9.) De-Clutter Your Life
Think about what your need, instead of what you want. We accumulate many material things over the years and that excess can lead to a blurred sense of our essentials. Spend some time to clean out your closets once a season, donate and recycle what you can. Clean up your to-do lists by making smaller, more realistic, plans of intentional actions. Lift the weight off your shoulders, literally. By trimming down your possessions and your endless list of tasks, you will diminish your stress and slim down for the long haul.
10.) Try New Foods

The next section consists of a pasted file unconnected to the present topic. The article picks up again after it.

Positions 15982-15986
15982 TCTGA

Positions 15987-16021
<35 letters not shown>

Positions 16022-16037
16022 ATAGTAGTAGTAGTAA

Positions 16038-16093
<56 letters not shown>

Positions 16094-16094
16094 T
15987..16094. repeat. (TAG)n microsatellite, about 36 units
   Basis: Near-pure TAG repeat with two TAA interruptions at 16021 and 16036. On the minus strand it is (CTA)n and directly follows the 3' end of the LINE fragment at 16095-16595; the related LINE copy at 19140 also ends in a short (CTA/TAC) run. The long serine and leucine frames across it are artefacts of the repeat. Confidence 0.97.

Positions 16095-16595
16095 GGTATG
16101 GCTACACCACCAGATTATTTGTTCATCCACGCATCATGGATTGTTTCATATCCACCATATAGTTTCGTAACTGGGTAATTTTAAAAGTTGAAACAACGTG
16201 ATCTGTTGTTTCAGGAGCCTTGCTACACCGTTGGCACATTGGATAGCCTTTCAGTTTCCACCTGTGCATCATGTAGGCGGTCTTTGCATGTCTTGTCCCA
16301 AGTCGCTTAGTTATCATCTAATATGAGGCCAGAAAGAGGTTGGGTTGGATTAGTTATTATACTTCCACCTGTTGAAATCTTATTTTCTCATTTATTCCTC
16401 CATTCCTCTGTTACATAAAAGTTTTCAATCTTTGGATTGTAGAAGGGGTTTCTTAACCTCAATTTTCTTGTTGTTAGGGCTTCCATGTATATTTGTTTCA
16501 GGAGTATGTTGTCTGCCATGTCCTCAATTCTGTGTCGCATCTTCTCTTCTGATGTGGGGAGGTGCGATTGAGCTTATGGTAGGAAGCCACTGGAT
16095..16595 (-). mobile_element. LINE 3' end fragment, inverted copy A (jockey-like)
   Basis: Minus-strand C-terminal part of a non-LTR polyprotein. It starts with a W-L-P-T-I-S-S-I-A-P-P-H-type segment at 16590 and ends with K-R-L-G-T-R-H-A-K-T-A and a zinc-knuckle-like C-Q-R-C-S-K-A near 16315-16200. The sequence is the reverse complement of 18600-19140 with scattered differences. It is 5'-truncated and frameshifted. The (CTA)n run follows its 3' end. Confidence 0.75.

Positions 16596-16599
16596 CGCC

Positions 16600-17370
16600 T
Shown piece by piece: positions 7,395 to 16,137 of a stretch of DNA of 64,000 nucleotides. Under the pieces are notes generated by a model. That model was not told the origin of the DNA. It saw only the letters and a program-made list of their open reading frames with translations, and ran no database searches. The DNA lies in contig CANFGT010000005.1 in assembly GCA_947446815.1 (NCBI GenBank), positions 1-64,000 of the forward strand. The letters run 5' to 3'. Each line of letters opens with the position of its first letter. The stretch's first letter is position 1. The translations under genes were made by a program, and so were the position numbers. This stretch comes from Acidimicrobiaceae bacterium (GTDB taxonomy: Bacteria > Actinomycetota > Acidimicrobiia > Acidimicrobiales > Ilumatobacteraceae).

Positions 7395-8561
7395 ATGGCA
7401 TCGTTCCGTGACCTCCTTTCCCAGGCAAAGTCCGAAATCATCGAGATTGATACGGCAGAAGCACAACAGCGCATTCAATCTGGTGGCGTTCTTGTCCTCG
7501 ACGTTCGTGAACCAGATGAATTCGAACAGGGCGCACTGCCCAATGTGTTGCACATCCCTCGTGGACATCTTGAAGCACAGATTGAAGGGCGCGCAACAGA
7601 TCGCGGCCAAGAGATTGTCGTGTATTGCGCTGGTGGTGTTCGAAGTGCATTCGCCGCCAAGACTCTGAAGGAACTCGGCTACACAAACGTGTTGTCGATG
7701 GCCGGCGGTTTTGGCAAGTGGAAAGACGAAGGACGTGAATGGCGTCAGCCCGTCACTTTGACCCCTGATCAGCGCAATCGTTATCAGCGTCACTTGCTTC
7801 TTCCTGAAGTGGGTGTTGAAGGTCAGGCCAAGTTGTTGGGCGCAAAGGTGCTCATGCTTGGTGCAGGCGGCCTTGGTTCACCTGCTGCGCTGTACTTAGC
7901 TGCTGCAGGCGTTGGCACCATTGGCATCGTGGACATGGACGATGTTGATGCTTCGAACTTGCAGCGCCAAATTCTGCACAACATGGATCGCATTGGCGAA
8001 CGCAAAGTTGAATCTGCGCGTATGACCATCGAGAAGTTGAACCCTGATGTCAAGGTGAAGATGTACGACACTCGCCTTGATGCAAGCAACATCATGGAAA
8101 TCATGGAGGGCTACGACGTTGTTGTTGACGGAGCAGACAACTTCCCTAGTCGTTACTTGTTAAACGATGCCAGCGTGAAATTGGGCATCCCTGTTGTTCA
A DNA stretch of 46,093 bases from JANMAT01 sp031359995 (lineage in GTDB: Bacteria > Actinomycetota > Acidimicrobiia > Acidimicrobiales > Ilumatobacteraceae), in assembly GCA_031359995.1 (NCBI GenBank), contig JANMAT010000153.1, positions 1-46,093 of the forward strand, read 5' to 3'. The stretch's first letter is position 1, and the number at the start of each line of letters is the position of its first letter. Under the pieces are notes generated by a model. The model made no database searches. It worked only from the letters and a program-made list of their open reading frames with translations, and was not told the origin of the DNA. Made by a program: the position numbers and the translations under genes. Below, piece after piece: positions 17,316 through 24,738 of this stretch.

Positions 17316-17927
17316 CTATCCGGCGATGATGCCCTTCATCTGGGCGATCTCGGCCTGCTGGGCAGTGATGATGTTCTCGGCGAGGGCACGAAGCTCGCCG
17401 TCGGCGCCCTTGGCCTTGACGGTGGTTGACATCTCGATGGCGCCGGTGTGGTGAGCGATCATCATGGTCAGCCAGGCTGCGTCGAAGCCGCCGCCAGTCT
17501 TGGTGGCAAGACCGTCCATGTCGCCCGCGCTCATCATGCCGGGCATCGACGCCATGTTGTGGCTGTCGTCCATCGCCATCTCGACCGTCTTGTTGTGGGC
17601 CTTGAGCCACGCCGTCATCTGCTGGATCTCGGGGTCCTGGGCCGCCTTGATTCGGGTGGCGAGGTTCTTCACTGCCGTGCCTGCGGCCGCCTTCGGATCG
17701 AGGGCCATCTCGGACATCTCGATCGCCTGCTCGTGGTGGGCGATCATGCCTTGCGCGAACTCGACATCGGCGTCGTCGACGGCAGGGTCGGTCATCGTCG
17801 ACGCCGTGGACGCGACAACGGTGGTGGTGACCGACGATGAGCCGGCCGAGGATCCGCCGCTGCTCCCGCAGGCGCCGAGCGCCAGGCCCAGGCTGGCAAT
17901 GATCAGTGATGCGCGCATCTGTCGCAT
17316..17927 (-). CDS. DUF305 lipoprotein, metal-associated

We gravitate to routine often because it’s easy, reliable, and often taste good. Consider joining an online coupon site to get great deals on restaurants and new foods out to market. Try shop more inexpensive, local and seasonal. Don’t have a recipe, feel free to check out online sites such as foodnetwork.com for fresh ideas. By allowing your taste buds to explore new flavours, and your body to enjoy a range of nutrients and wholesome vitamins with a variety of textures, you are able to flush out toxins in your colon naturally and improve your digestion. You will depend less on non-FDA regulated, costly supplements. Don’t get yourself into a rut. Healthy starts with a sense of adventure and a thirst for change.